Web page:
Brian Sandoval and Rory Reid met this week to debate their respective ideas on how to improve education in the Silver State.
Reid's plan — a statewide, five-year expansion of Nevada's Empowerment School program that Reid has rechristened his "Edge" plan — would, if implemented, be a distinct improvement over the status quo. Cutting out middle managers in the central-office bureaucracy, the Edge plan would give greater control of resources to principals and give teachers greater control over their classrooms.
Importantly, its open-enrollment dimension would also empower parents — allowing them to send their children to any public school they believe would best meet their children's needs.
Brian Sandoval agrees with all of the above, but would empower parents even more — issuing them vouchers that can be used to attend private schools as well. Like a scholarship — such as the Pell Grant for low-income students or the G.I. Bill for military veterans — a voucher helps parents and students afford tuition.
During the debate, Reid harshly attacked Sandoval's voucher plan. Taking his comments at face value, Reid appears to misunderstand the concept entirely.
Reid first argued that the vouchers would only benefit the 4 percent of Nevada's students currently enrolled in private schools. This assumes that no parents with students in public schools would choose to send them to a private school, given the chance.
That assumption is false: Almost half of Nevadans would choose private schooling for their children if financial assistance were available. That was one of the findings of a scientific poll of 1,000 likely voters in 2008 conducted by the Nevada Policy Research Institute and the Foundation for Educational Choice. Specifically, 48 percent of Nevadans would choose a private school, given the option, while another 23 percent would choose a charter school. Just 11 percent of Nevadans would consider the traditional public school their first choice. Clearly, Nevadans want what Sandoval is now offering.
Reid also asserted that vouchers would remove $100 million from the public school system. At best, this is a red herring. After all, the purpose of public education isn't to fund public schools, it is to educate students. So shouldn't we be funding schools that work, regardless of whether they are public or private?
Finally, Reid tried to argue that a voucher would only benefit wealthy students because it wouldn't cover the full tuition of certain elite private schools. The argument is hypocritical; Reid doesn't oppose food stamps — which are vouchers — simply because the food stamps don't cover the full cost of food.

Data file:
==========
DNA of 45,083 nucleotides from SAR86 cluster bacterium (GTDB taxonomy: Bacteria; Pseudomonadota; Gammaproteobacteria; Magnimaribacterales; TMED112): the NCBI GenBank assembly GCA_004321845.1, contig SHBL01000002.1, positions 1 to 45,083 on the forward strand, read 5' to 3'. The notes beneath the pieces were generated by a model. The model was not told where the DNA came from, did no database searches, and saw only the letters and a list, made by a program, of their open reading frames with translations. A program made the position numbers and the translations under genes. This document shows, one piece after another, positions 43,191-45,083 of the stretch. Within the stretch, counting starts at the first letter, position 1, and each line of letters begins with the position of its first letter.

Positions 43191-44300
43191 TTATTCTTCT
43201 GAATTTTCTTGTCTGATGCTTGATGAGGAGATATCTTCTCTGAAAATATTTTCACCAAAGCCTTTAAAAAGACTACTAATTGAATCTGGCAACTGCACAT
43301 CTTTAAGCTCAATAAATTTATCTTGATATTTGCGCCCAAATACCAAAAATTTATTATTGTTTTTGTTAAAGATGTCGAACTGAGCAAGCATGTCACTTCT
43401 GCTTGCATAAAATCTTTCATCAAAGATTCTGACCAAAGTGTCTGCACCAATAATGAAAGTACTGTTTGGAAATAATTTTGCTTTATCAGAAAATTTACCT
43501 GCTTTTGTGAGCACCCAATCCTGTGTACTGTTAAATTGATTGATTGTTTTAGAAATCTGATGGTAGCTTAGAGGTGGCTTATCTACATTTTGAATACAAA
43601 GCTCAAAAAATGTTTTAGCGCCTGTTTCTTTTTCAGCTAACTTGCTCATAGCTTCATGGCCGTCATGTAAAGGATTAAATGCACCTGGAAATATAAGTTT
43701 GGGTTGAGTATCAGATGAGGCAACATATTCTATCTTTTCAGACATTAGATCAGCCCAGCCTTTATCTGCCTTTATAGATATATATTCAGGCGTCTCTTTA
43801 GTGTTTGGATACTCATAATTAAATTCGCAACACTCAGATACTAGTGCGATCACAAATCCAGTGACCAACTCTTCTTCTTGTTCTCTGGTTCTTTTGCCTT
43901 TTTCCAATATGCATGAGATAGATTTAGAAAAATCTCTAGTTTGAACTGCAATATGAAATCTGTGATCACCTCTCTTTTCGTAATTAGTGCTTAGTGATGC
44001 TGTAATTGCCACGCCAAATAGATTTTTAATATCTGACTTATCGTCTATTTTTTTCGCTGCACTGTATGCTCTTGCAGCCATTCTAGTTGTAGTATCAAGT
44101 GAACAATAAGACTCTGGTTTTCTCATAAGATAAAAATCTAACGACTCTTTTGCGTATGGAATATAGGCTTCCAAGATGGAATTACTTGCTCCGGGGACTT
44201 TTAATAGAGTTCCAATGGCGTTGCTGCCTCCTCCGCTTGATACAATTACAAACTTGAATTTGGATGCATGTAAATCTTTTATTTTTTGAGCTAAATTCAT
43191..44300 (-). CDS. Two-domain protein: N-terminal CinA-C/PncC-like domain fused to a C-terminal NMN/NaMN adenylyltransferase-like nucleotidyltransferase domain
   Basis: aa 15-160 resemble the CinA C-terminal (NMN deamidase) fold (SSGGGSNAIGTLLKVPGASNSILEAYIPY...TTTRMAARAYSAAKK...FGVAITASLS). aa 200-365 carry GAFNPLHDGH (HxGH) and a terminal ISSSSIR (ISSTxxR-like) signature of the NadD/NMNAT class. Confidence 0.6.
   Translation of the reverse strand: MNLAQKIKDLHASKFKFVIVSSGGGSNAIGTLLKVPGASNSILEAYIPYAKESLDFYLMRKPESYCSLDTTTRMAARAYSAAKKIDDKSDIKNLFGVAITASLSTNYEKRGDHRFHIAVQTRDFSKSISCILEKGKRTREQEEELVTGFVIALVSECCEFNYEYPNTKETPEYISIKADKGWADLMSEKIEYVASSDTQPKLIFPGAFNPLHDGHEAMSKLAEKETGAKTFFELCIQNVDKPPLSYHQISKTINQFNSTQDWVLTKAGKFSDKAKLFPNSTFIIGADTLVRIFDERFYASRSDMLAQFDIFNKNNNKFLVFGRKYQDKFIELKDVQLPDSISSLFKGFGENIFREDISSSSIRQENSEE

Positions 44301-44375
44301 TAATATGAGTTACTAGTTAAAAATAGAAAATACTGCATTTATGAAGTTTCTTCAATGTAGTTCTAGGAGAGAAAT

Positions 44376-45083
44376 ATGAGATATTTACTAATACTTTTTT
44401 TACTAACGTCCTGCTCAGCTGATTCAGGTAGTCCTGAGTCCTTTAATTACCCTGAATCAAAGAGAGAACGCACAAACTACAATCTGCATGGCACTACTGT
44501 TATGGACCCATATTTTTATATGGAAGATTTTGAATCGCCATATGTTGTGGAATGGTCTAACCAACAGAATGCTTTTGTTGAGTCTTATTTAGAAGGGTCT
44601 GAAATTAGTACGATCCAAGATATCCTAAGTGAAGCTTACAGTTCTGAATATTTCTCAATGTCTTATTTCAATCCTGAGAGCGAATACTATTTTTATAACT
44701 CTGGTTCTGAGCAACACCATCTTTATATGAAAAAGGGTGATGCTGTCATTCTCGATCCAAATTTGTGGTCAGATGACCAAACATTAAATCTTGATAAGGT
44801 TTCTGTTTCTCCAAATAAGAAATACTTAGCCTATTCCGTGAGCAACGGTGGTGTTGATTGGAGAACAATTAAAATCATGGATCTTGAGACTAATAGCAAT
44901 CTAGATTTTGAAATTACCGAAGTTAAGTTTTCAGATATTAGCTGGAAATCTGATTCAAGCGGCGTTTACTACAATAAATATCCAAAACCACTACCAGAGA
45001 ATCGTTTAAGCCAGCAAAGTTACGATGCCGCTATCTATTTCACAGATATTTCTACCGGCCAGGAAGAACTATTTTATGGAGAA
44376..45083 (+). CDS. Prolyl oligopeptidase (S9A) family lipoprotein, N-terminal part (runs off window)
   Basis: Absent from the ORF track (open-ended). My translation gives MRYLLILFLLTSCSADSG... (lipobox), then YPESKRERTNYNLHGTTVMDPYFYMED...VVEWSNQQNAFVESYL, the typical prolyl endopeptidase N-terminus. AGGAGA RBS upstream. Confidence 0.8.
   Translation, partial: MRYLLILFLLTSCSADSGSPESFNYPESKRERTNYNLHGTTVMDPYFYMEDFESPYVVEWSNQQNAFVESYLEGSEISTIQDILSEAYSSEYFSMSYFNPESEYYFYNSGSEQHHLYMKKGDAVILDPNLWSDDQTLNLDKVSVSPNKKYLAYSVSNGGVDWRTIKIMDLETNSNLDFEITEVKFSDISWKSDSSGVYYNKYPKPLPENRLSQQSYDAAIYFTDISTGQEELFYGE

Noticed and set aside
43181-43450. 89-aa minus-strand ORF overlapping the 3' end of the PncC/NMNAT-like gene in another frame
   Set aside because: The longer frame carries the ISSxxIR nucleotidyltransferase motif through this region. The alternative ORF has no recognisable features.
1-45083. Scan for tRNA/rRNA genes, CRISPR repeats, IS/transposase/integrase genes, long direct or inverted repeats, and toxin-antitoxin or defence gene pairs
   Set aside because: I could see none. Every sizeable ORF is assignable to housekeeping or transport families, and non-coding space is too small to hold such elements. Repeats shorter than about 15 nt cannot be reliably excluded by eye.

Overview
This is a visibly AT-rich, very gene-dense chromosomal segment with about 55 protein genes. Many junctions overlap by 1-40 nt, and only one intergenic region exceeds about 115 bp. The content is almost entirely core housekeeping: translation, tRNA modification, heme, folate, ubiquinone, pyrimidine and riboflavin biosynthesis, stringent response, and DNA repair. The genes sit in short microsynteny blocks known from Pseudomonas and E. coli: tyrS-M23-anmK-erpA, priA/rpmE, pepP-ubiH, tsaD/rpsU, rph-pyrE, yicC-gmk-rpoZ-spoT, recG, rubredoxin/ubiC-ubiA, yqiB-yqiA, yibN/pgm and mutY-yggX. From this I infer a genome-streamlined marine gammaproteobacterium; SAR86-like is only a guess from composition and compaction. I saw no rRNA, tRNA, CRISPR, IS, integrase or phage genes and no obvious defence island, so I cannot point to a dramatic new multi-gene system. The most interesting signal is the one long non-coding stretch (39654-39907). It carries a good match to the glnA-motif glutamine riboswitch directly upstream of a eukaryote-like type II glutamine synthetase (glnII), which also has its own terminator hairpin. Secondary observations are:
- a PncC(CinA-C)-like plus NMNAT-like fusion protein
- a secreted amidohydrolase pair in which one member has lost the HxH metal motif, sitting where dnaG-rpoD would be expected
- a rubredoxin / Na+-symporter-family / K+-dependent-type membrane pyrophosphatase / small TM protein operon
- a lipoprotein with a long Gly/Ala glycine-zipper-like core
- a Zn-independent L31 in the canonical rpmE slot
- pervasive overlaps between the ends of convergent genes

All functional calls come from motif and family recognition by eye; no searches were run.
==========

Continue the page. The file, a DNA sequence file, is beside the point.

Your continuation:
Many uninformed individuals mistakenly believe that all private schools are expensive boarding schools like the $38,000-a-year Philips Exeter Academy or elite day schools like the $30,000-a-year Sidwell Friends. But, according to U.S. Department of Education statistics, 79 percent of all private school students attend schools charging tuitions less than $10,000 a year.
In fact, the U.S. Department of Education found the average private school tuition was just $8,549 — cheaper than the average public school, which exceeds $10,700 a year, not including debt repayment, capital expenditures and teacher pensions.
In Nevada, several private schools charge tuitions under $6,000, and only a handful exceed $10,000 a year. Furthermore, many of Nevada's private schools offer discounts for each additional child enrolled, need-based scholarships and fee waivers for parents who volunteer at the school.
Though Reid did not claim vouchers would not help students, an academic consensus exists that should be recognized: Vouchers do improve student achievement.
Today, nine out of 11 random-assignment studies — the gold standard of scientific research — show that students achieve more when using vouchers to attend private schools. And one of those two studies that did not identify an achievement increase found a massive 21-point improvement in graduation rates. Furthermore, 18 out of 19 studies found that public schools improve when faced with the competition from private schools. To date, no credible research shows that public schools are harmed by vouchers.
Reid is right to advocate open enrollment — it simply isn't fair to zone kids to schools based on how much housing their parents can afford. But Reid is wrong to oppose vouchers.
Public education is about the public's desire that their children receive the best education possible. Where that best education occurs — at a charter school, a virtual school, a home school, a traditional public school or a private school — should not matter.
What matters is whether Nevada parents can finally be confident that their children are truly learning.
Patrick R. Gibbons is an education policy analyst at the Nevada Policy Research Institute. For more information visit http://npri.org/.